We deliberately chose analogue photography and want to continue using this medium in the fashion industry. We want to show magazines that we, as analogue photographers, can indeed live up to the standards of our digital counterparts. In spite of the time-consuming laboratory processes needed in developing films, prints and scans we are able to deliver the photos in the same timeframe. We can create the same amount of work in great quality but reveal an analogue touch which even with an app is impossible to achieve. The craftsmanship of analogue photography is what makes the job interesting in the first place. We never edit our images, don’t add filters or adjust colors. In the end it doesn’t make a difference if we take pictures of fashion, models, or cars. Although with cars we may not see the thrill as much.

If you could do any shoot of your dreams, what would that shoot look like?

It was only in January 2017 that we started taking the backstage stories and were dreaming of working with the established designers who show at Paris Fashion Week. Suddenly, Paris in September 2017 was upon us and we had the chance to work with big clients such as Haider Ackermann, Ann Demeulemeester and Christian Wijnants. We realized that it is more about getting into these big commissions rather than just dreaming about them. We have already been booked for fashion weeks in Berlin, Paris and Milan for the beginning of 2018. Our dream is coming into being faster than expected, because these are our dream shootings: travelling the world and visiting fashion shows, to capture the greatest backstage moments.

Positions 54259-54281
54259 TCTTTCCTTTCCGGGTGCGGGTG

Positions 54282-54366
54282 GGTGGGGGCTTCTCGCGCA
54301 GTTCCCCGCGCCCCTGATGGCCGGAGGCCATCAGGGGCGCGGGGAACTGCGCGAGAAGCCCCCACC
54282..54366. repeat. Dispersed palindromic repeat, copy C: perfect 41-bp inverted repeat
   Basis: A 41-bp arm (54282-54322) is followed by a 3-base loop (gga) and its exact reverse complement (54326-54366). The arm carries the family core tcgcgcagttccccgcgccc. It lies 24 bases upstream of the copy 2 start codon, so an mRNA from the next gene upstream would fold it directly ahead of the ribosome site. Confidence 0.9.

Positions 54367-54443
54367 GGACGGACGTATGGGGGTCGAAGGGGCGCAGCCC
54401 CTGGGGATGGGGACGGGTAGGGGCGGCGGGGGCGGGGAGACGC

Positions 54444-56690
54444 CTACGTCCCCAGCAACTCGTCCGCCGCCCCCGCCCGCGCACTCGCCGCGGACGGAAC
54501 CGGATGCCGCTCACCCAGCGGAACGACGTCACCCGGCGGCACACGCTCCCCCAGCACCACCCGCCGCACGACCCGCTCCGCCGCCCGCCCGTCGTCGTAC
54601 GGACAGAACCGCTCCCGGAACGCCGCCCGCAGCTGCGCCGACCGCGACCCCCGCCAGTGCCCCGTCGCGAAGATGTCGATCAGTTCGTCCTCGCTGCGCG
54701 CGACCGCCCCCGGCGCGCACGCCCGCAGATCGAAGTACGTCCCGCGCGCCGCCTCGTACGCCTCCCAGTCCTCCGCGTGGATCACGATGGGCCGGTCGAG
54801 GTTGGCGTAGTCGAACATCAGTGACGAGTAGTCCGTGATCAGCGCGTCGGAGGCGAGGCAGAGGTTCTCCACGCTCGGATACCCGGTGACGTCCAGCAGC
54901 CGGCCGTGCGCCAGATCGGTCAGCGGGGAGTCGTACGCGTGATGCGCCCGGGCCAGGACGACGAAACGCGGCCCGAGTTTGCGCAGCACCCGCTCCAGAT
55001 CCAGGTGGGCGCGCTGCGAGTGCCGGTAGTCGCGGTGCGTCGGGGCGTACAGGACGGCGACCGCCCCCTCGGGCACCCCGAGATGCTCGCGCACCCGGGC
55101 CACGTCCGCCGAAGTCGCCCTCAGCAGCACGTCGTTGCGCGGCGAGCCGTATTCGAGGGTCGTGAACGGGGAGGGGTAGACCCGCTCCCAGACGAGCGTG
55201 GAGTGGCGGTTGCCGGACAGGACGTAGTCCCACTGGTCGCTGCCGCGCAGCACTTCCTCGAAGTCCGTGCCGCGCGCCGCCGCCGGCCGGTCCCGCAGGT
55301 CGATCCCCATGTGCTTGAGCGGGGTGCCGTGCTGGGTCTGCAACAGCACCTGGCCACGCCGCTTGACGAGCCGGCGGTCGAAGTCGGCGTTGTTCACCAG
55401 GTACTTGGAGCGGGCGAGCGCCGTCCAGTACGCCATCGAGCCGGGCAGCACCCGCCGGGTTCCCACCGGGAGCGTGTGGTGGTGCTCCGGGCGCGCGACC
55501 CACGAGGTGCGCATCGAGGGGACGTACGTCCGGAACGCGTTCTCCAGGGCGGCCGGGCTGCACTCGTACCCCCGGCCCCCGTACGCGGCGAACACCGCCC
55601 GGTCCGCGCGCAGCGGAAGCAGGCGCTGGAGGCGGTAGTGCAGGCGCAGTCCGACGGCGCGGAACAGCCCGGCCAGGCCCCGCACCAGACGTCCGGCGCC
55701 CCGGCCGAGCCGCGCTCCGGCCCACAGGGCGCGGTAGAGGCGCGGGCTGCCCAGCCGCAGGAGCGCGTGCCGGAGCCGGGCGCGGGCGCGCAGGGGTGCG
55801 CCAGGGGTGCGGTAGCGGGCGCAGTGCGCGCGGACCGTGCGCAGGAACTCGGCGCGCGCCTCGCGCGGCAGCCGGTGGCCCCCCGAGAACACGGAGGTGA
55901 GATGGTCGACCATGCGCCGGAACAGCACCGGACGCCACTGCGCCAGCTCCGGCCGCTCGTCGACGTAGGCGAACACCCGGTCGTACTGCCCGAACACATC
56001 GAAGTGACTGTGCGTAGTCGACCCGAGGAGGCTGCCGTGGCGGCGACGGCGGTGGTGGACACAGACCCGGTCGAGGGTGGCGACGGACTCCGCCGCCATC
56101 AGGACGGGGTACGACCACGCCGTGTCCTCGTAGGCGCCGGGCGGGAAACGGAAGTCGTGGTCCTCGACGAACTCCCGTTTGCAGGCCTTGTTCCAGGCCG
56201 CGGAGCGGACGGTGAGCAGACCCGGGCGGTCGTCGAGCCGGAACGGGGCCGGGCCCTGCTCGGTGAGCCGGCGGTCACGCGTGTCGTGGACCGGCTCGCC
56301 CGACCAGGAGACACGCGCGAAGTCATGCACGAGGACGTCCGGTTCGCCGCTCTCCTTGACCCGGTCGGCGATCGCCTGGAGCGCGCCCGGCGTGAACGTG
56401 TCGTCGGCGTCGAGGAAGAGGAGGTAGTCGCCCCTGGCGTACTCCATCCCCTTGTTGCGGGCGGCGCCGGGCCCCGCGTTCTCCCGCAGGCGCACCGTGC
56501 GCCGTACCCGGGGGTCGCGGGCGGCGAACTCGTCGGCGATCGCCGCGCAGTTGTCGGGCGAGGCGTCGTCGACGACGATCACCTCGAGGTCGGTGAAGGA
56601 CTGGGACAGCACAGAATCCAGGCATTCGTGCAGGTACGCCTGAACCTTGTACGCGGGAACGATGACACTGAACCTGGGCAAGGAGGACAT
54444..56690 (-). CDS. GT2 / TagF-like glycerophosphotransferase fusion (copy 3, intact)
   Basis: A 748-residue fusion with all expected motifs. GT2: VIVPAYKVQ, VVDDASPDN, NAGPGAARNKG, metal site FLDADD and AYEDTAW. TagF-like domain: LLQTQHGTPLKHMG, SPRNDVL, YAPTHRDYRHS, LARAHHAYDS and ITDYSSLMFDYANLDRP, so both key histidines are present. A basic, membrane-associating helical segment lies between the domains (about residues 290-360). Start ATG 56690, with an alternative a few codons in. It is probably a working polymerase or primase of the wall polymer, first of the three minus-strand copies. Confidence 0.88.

And lastly: If you could travel to any place to shoot next, which place would that be?

We have had the chance to shoot at many different locations: Venice, South Africa, Los Angeles, Paris and Marrakesh. There are countless places we would still like to go to for editorial shoots however our main skills lie within developing backstage stories. What we have learnt from each location so far is: we hardly get to see anything from the city we are in AND backstage all shows have the same charm!